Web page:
The Campagnolo Triomphe was a strangely charmless object, created to replace the well loved Campagnolo Nuovo Gran Sport with a derailleur with a more 1980s style. But somehow, while the Nuovo Gran Sport had a certain effortless classicism, the Triomphe was ungainly, uncomposed and simply ugly.
The Triomphe was a confusing design. Firstly, it was not noticeably better finished than the, cheaper, 980 and then 990. Secondly the 980/990, the Triomphe and the more expensive Campagnolo Victory, oddly, all weighed the same amount. Thirdly the early Triomphes had a steel inner pulley cage plate, whereas the cheaper 980 and 990 had aluminium inner pulley cage plates. And fourthly and finally, the early versions of all three derailleurs had very different outer pulley cage plate designs. Campagnolo had made a lot of noise about how the Campagnolo Super Record (4001) had a superior pulley cage design to the Campagnolo Nuovo Record (1020/A), but then undermined this whole narrative by using seemingly random pulley cage designs on its next generation of derailleurs.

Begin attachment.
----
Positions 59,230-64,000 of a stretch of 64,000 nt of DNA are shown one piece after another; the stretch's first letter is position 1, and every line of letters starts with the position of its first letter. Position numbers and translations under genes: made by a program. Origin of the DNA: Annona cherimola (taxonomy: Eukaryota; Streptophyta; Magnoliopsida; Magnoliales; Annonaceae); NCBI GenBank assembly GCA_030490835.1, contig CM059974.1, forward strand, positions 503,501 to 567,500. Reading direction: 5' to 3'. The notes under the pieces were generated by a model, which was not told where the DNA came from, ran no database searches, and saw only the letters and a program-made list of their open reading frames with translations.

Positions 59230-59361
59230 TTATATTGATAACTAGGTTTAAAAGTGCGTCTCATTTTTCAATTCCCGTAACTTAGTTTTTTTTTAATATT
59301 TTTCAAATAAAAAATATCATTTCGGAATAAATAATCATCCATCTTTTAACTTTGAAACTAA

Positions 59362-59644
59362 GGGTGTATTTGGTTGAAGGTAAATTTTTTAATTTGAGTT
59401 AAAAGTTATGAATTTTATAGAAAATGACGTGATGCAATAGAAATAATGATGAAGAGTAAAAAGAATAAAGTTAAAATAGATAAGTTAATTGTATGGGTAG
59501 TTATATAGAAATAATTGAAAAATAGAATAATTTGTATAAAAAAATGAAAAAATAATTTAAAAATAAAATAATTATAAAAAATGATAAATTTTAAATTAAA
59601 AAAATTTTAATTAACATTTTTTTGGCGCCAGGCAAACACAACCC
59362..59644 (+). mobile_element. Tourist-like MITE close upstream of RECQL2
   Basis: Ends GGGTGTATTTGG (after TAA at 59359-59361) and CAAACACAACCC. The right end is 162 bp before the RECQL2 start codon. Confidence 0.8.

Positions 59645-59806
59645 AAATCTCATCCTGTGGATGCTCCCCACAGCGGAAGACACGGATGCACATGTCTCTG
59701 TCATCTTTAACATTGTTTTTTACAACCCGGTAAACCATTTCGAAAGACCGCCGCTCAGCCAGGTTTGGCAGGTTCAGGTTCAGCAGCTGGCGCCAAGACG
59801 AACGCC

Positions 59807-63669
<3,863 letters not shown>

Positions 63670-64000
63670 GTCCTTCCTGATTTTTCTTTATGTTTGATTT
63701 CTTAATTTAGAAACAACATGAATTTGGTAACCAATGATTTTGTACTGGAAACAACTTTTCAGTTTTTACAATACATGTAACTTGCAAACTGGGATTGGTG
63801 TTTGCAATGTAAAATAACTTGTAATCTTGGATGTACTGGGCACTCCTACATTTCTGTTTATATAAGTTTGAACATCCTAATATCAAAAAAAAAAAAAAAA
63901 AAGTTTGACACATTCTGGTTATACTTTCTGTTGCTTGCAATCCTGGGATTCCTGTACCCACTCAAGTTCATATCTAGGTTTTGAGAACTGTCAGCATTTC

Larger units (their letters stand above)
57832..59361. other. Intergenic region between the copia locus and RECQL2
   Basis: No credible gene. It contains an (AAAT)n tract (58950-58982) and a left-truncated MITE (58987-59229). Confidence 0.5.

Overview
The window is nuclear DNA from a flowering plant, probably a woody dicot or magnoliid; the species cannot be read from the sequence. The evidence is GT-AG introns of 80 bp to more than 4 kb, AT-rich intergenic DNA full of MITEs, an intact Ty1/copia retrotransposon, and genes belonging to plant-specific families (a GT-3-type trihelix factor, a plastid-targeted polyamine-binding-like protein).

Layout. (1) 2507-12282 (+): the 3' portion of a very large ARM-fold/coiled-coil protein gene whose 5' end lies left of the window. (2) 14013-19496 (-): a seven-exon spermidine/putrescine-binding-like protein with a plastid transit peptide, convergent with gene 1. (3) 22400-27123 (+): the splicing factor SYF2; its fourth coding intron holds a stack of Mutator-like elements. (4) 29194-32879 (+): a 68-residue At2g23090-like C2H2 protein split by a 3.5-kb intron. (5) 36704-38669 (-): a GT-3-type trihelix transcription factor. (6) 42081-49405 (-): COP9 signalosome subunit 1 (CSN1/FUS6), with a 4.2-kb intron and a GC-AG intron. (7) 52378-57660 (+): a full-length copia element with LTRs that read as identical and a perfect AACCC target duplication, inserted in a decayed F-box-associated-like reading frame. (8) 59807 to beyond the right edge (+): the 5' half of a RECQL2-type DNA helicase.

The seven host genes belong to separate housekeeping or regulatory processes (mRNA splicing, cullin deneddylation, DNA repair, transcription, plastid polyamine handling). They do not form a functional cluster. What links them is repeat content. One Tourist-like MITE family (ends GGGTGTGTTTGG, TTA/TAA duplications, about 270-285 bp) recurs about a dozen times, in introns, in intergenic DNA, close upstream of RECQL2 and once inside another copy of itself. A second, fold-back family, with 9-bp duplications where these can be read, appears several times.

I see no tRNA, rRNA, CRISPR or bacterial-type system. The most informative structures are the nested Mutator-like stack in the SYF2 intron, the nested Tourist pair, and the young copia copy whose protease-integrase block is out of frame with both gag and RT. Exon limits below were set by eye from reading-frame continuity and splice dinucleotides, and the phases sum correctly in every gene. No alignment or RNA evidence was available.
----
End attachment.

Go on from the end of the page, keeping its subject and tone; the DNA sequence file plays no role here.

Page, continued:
But most of all Campagnolo made no attempt to move on from the fundamental geometry of Nuovo Record. In 1985 Shimano had launched the Shimano Dura-Ace 7400, a beautifully finished, fully indexed, slant-parallelogram, derailleur, with two sprung pivots - rendering the Triomphe obsolete at birth.
This example is the third iteration of the Triomphe design. The pulley cage plates were extensively redesigned with an aluminium the inner pulley cage plate, and, combined with the Phillips head adjustment screws, the whole design felt more composed. It was introduced in the 1986 Campagnolo - Nuovo Victory, Nuovo Triomphe catalogue - and so is sometimes called the 'Nuovo Triomphe'.
Some key features of this third style of Triomphe are:
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